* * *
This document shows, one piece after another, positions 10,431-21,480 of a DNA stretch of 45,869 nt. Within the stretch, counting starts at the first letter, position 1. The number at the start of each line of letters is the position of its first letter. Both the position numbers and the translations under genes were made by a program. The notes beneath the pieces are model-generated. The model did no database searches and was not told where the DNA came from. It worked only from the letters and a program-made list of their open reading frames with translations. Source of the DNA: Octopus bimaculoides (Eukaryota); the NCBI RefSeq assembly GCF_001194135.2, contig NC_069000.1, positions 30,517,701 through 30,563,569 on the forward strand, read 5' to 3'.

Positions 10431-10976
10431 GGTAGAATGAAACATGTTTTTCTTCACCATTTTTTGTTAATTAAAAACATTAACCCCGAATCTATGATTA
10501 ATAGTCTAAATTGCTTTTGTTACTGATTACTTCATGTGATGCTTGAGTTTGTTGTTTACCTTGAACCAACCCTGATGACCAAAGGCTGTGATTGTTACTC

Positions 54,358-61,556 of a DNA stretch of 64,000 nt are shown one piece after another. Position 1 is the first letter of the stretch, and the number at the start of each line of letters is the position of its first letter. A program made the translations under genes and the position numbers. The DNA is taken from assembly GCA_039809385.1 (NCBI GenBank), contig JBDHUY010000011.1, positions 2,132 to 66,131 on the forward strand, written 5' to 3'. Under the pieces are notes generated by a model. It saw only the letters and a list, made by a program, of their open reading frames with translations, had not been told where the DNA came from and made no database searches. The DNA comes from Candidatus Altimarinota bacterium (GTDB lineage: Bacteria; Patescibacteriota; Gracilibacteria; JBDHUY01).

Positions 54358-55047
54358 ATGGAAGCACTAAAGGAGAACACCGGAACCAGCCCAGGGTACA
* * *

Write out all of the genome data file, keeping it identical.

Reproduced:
This document shows, one piece after another, positions 10,431-21,480 of a DNA stretch of 45,869 nt. Within the stretch, counting starts at the first letter, position 1. The number at the start of each line of letters is the position of its first letter. Both the position numbers and the translations under genes were made by a program. The notes beneath the pieces are model-generated. The model did no database searches and was not told where the DNA came from. It worked only from the letters and a program-made list of their open reading frames with translations. Source of the DNA: Octopus bimaculoides (Eukaryota); the NCBI RefSeq assembly GCF_001194135.2, contig NC_069000.1, positions 30,517,701 through 30,563,569 on the forward strand, read 5' to 3'.

Positions 10431-10976
10431 GGTAGAATGAAACATGTTTTTCTTCACCATTTTTTGTTAATTAAAAACATTAACCCCGAATCTATGATTA
10501 ATAGTCTAAATTGCTTTTGTTACTGATTACTTCATGTGATGCTTGAGTTTGTTGTTTACCTTGAACCAACCCTGATGACCAAAGGCTGTGATTGTTACTC

Positions 54,358-61,556 of a DNA stretch of 64,000 nt are shown one piece after another. Position 1 is the first letter of the stretch, and the number at the start of each line of letters is the position of its first letter. A program made the translations under genes and the position numbers. The DNA is taken from assembly GCA_039809385.1 (NCBI GenBank), contig JBDHUY010000011.1, positions 2,132 to 66,131 on the forward strand, written 5' to 3'. Under the pieces are notes generated by a model. It saw only the letters and a list, made by a program, of their open reading frames with translations, had not been told where the DNA came from and made no database searches. The DNA comes from Candidatus Altimarinota bacterium (GTDB lineage: Bacteria; Patescibacteriota; Gracilibacteria; JBDHUY01).

Positions 54358-55047
54358 ATGGAAGCACTAAAGGAGAACACCGGAACCAGCCCAGGGTACA